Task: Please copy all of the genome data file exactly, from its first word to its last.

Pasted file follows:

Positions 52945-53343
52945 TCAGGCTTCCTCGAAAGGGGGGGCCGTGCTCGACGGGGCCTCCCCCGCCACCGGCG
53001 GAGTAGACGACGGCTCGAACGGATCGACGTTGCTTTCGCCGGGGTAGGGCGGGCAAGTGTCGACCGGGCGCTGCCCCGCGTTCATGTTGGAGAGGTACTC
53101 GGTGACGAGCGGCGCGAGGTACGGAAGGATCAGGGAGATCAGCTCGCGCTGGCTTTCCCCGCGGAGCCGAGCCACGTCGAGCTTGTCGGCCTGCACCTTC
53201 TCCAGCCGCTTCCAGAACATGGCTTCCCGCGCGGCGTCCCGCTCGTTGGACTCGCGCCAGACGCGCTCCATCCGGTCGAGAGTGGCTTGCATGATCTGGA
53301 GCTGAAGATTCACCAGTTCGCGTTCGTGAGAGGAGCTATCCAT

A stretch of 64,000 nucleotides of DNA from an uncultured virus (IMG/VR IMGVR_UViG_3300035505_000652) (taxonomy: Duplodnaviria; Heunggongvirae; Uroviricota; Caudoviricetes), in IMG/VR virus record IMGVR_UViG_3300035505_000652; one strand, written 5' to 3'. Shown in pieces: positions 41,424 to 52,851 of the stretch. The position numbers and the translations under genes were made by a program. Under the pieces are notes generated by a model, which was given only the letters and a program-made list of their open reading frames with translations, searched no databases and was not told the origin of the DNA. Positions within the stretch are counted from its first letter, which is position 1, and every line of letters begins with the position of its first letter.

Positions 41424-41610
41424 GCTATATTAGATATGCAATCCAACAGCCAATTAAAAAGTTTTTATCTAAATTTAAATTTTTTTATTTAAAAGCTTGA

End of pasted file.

Positions 52945-53343
52945 TCAGGCTTCCTCGAAAGGGGGGGCCGTGCTCGACGGGGCCTCCCCCGCCACCGGCG
53001 GAGTAGACGACGGCTCGAACGGATCGACGTTGCTTTCGCCGGGGTAGGGCGGGCAAGTGTCGACCGGGCGCTGCCCCGCGTTCATGTTGGAGAGGTACTC
53101 GGTGACGAGCGGCGCGAGGTACGGAAGGATCAGGGAGATCAGCTCGCGCTGGCTTTCCCCGCGGAGCCGAGCCACGTCGAGCTTGTCGGCCTGCACCTTC
53201 TCCAGCCGCTTCCAGAACATGGCTTCCCGCGCGGCGTCCCGCTCGTTGGACTCGCGCCAGACGCGCTCCATCCGGTCGAGAGTGGCTTGCATGATCTGGA
53301 GCTGAAGATTCACCAGTTCGCGTTCGTGAGAGGAGCTATCCAT

A stretch of 64,000 nucleotides of DNA from an uncultured virus (IMG/VR IMGVR_UViG_3300035505_000652) (taxonomy: Duplodnaviria; Heunggongvirae; Uroviricota; Caudoviricetes), in IMG/VR virus record IMGVR_UViG_3300035505_000652; one strand, written 5' to 3'. Shown in pieces: positions 41,424 to 52,851 of the stretch. The position numbers and the translations under genes were made by a program. Under the pieces are notes generated by a model, which was given only the letters and a program-made list of their open reading frames with translations, searched no databases and was not told the origin of the DNA. Positions within the stretch are counted from its first letter, which is position 1, and every line of letters begins with the position of its first letter.

Positions 41424-41610
41424 GCTATATTAGATATGCAATCCAACAGCCAATTAAAAAGTTTTTATCTAAATTTAAATTTTTTTATTTAAAAGCTTGA